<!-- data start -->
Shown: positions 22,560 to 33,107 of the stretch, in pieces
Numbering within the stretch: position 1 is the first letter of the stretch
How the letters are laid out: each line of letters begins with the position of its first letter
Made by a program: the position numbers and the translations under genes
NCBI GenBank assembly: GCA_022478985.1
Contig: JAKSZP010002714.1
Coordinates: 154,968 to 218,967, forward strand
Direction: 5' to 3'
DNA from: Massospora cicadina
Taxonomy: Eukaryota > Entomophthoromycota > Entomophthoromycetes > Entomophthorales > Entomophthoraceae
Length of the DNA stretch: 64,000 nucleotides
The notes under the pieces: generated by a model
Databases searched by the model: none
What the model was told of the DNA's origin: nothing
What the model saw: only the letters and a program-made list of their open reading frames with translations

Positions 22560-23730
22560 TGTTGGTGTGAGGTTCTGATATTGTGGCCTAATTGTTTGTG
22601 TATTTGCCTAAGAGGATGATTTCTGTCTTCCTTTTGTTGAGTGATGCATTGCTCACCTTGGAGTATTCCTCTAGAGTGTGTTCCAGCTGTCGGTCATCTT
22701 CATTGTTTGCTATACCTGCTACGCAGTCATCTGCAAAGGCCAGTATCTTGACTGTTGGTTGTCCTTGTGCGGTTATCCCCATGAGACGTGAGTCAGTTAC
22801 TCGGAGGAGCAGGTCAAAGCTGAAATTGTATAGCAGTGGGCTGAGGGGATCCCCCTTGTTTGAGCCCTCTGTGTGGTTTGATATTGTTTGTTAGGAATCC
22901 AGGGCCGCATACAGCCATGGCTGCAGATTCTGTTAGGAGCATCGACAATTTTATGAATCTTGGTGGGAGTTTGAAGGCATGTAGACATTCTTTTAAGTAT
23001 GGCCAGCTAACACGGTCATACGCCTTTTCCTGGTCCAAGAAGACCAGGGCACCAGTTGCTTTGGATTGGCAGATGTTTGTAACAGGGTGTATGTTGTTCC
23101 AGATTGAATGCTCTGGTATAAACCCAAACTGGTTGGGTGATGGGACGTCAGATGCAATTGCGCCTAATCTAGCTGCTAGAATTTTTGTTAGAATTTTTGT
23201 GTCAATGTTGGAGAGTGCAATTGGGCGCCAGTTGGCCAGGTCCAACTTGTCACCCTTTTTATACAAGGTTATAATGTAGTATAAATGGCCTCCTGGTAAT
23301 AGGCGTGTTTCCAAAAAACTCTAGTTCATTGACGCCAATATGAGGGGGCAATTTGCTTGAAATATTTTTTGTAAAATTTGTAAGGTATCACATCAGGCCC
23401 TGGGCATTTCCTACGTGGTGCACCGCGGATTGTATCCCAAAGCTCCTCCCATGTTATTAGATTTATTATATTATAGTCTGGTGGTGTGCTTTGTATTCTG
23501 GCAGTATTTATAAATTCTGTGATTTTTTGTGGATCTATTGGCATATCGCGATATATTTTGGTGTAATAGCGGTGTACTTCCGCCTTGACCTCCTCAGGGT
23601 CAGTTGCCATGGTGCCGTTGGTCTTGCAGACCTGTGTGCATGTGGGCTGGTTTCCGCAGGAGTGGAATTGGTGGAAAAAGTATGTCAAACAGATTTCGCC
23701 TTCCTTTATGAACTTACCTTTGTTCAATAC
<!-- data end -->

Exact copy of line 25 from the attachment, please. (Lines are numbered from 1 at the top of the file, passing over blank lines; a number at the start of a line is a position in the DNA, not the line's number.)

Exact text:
23301 AGGCGTGTTTCCAAAAAACTCTAGTTCATTGACGCCAATATGAGGGGGCAATTTGCTTGAAATATTTTTTGTAAAATTTGTAAGGTATCACATCAGGCCC